Monthly Archives: June 2014
We often get asked by potential clients what is the difference between us and Solicitors as, on the face of it, we do the same job. Up until the mid 1980’s, any legal advice and documentation pertaining to Wills and Estate Planning or Inheritance Protection, was the sole domain of those who had qualified as and were practising as a Solicitor. The law was changed at that point to enable a wider choice to the public and to increase competition, with the aim of increasing the numbers of persons who actually bothered to make a Will, by making it easier to do so. It was at that point that a whole new “breed” of professionals arrived on the scene using the title of Will Writers. Interestingly, the law made no stipulation about this new “breed” having to qualified to any degree, or being regulated in any way. As with most things in life, there were some “chancers” who took advantage of this situation by being neither qualified nor professional in any way whatsoever. Will Writers – also known as Estate Planners, Trust Advisors and Inheritance Advisors – are not regulated by law to this day although there has been much talk of it happening. The Lord Chancellor’s latest ruling (2013/14) was that it was to remain an unregulated activity although it’s principles were still under scrutiny – so it may well happen in the future. Most of us professional Will Writers believe it should be regulated and welcome the day it comes in to force. Continue reading
A thirty-eight year old man made an appointment to make a Will with me. He was an only child with no children of his own, a girlfriend and a large family of god-children, nephews and nieces. Importantly, he had a large Estate (circa £1m), most of which he had inherited from his parents.
I learnt that he wanted to try to mitigate his Inheritance Tax liability, which we intended to do with the use of a Trust outside his Will and he wanted his god-children to benefit from the bulk of his Estate as “his nephews and nieces didn’t pay him visits nor were they particularly close to him”. He did not wish his girlfriend to own anything he left her as she already had considerable assets in her own right. So, we agreed that the girlfriend should have only a life-interest in part of the Estate with an eventual benefit for the god-children and the rest of his Estate passing outright to his god-children. Continue reading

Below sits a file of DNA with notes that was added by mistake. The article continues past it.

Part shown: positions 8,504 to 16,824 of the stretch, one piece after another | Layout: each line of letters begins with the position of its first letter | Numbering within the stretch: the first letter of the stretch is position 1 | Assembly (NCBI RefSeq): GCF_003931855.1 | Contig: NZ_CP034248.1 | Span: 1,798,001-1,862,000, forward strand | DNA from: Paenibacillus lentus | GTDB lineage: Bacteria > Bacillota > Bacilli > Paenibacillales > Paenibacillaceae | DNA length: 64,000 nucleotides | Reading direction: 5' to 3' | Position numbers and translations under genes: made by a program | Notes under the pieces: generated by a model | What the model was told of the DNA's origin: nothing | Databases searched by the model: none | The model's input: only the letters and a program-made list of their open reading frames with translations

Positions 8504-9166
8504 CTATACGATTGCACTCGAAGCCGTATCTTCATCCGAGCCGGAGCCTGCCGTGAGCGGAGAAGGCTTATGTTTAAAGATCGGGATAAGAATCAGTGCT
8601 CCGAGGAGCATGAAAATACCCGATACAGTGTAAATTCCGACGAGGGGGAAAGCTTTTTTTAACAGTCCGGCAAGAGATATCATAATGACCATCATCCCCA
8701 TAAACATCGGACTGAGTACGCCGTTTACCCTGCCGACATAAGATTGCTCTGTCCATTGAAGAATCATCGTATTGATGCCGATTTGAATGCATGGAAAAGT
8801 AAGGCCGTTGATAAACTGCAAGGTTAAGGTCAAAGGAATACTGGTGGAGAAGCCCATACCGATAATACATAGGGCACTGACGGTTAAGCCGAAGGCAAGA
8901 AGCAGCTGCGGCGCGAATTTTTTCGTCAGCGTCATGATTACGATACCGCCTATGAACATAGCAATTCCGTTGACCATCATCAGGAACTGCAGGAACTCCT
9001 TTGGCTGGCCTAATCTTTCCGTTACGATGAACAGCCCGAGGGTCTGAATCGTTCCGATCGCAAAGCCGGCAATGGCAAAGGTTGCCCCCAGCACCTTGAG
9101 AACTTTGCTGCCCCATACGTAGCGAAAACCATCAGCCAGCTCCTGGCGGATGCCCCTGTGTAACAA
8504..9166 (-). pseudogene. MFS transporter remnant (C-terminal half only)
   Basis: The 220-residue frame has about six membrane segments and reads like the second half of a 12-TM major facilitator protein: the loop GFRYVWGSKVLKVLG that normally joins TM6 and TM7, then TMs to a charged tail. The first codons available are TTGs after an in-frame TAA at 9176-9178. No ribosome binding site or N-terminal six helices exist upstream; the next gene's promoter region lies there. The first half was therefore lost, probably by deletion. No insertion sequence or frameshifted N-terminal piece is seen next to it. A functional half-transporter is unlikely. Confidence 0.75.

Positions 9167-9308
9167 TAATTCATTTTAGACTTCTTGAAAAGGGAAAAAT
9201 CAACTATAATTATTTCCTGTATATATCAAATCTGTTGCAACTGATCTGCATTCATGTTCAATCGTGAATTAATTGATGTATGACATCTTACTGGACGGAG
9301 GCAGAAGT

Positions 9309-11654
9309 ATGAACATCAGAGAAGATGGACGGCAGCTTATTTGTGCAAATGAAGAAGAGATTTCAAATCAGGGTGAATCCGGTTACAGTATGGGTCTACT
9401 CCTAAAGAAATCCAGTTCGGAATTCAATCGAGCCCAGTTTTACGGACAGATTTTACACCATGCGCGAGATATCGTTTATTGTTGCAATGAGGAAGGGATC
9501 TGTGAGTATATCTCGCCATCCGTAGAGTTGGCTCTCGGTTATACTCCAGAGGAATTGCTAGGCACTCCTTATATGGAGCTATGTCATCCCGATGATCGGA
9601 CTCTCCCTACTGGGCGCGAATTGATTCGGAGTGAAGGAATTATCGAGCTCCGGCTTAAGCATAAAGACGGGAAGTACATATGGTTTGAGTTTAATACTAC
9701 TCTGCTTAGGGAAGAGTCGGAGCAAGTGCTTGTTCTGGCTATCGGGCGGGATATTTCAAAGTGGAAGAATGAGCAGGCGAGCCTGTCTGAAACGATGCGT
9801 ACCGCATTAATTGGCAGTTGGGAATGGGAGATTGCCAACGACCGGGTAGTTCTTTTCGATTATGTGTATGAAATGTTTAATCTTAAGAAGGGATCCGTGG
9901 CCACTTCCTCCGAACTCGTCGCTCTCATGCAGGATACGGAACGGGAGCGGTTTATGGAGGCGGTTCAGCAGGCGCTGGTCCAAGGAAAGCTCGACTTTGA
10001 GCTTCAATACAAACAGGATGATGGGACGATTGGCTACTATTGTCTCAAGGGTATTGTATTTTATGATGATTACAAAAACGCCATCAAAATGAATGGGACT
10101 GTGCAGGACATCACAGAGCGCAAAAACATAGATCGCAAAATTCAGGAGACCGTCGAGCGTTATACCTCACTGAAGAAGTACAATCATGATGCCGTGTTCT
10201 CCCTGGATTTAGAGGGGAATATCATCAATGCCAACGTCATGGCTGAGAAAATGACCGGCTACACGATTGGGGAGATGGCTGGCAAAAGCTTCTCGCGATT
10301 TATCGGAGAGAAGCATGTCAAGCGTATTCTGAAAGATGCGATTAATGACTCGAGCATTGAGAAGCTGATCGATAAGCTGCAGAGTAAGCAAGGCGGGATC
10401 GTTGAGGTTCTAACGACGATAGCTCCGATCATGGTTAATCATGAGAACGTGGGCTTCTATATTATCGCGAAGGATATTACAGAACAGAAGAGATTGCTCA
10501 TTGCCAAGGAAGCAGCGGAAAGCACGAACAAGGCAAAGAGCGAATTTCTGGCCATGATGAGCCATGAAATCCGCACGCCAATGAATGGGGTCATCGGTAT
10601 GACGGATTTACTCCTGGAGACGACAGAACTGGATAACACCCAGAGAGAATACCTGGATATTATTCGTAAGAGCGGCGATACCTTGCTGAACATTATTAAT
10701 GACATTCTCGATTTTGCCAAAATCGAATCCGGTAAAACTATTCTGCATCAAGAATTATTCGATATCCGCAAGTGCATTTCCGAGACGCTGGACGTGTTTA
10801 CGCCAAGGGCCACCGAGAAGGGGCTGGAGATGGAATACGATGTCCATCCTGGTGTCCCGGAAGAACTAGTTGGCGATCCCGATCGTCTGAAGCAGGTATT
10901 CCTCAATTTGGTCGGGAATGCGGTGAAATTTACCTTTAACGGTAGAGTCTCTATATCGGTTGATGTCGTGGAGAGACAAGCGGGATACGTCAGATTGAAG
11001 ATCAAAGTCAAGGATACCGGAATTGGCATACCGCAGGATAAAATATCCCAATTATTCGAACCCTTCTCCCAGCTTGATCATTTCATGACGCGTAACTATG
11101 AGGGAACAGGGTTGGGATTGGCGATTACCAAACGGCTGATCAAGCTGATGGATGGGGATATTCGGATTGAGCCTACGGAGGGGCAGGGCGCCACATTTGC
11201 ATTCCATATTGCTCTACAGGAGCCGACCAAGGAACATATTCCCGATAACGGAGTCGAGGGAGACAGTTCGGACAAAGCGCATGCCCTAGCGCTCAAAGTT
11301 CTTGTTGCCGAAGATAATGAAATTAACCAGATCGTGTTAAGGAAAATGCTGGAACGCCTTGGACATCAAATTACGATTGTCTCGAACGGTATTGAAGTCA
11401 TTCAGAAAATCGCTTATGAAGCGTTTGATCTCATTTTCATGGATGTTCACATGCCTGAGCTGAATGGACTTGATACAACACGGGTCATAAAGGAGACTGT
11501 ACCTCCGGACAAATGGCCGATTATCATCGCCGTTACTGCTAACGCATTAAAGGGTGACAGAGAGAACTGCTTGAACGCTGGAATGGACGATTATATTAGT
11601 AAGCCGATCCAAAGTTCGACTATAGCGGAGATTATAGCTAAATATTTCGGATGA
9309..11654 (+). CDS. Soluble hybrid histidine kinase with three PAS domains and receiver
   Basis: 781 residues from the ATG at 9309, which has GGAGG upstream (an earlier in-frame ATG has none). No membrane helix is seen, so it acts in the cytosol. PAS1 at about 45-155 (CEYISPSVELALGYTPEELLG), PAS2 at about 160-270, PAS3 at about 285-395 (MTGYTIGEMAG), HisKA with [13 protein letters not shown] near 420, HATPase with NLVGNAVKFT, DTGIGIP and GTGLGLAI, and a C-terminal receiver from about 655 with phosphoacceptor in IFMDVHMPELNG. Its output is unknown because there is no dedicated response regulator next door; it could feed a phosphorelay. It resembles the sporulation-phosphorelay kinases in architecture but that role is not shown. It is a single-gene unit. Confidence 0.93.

This is a true and very sad tale of a lovely couple who rang me recently to arrange an appointment to discuss their Estate Planning options. At our meeting, it was very obvious that the husband was not well as he was attached to an oxygen mask, the result of advanced lung cancer with a prognosis of three to six months left to live. The wife was distraught, as she pointed out to me that they had several rental properties, as well as the one in which they lived, plus savings of several thousands of pounds, plus assorted shares, bonds etc. However, most worryingly of all, they had a son who had been “troublesome” throughout his life and was now in financial difficulies caused by a recent acrimonious divorce.
I suggested the use of Trusts to protect the properties and a Will which would place the residue of the Estate in to a discretionary Trust thereby deferring the need for immediate decisions on any IHT liabilty which almost certainly would arise. I also suggested that in order to protect the son’s inheritance, his share should fall in to a separate Trust so that it could be kept at arms length until such time as the divorce was finalised and therefore would not come under attack.
I stressed the need for them to consider my recommendations wit a degree of urgency and to start putting the plans in to place. However, for various reasons, I heard no more from them for about three weeks. Due to this, I made a call to them to ask if they had come to any conclusions. The wife answered the phone – and informed me of her husband’s death the day before.
Although I offered my sincere condolences on the somewhat sudden death of her husband, it means that the options for planning a successful inheritance plan are now much more limited which in turn highlights the need for timely considerations of Estate Planning issues. In other words “It’s never too early to make a Will, but often too late”.